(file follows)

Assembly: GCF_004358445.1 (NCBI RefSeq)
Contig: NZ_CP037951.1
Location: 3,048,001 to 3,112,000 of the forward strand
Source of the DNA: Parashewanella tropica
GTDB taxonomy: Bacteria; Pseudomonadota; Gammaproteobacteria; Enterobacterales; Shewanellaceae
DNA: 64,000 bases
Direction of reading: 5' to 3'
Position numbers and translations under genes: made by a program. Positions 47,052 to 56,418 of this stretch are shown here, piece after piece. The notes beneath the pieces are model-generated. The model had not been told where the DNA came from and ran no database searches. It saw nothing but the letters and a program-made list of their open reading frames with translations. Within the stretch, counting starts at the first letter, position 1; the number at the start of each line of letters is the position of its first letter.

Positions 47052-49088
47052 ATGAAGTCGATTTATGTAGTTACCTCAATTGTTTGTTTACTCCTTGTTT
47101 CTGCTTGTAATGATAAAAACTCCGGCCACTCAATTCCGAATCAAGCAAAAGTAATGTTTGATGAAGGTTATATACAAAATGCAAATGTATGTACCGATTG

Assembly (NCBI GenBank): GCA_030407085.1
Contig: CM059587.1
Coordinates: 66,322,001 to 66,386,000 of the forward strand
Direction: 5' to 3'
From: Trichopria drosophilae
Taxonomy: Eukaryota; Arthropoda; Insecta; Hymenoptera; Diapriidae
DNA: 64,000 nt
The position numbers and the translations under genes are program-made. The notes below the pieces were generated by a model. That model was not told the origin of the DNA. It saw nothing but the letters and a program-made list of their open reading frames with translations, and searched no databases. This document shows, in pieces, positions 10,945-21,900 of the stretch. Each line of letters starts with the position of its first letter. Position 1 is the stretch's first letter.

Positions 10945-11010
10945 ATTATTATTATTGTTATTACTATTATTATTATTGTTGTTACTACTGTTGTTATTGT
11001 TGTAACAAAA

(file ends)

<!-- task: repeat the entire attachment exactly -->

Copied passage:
Assembly: GCF_004358445.1 (NCBI RefSeq)
Contig: NZ_CP037951.1
Location: 3,048,001 to 3,112,000 of the forward strand
Source of the DNA: Parashewanella tropica
GTDB taxonomy: Bacteria; Pseudomonadota; Gammaproteobacteria; Enterobacterales; Shewanellaceae
DNA: 64,000 bases
Direction of reading: 5' to 3'
Position numbers and translations under genes: made by a program. Positions 47,052 to 56,418 of this stretch are shown here, piece after piece. The notes beneath the pieces are model-generated. The model had not been told where the DNA came from and ran no database searches. It saw nothing but the letters and a program-made list of their open reading frames with translations. Within the stretch, counting starts at the first letter, position 1; the number at the start of each line of letters is the position of its first letter.

Positions 47052-49088
47052 ATGAAGTCGATTTATGTAGTTACCTCAATTGTTTGTTTACTCCTTGTTT
47101 CTGCTTGTAATGATAAAAACTCCGGCCACTCAATTCCGAATCAAGCAAAAGTAATGTTTGATGAAGGTTATATACAAAATGCAAATGTATGTACCGATTG

Assembly (NCBI GenBank): GCA_030407085.1
Contig: CM059587.1
Coordinates: 66,322,001 to 66,386,000 of the forward strand
Direction: 5' to 3'
From: Trichopria drosophilae
Taxonomy: Eukaryota; Arthropoda; Insecta; Hymenoptera; Diapriidae
DNA: 64,000 nt
The position numbers and the translations under genes are program-made. The notes below the pieces were generated by a model. That model was not told the origin of the DNA. It saw nothing but the letters and a program-made list of their open reading frames with translations, and searched no databases. This document shows, in pieces, positions 10,945-21,900 of the stretch. Each line of letters starts with the position of its first letter. Position 1 is the stretch's first letter.

Positions 10945-11010
10945 ATTATTATTATTGTTATTACTATTATTATTATTGTTGTTACTACTGTTGTTATTGT
11001 TGTAACAAAA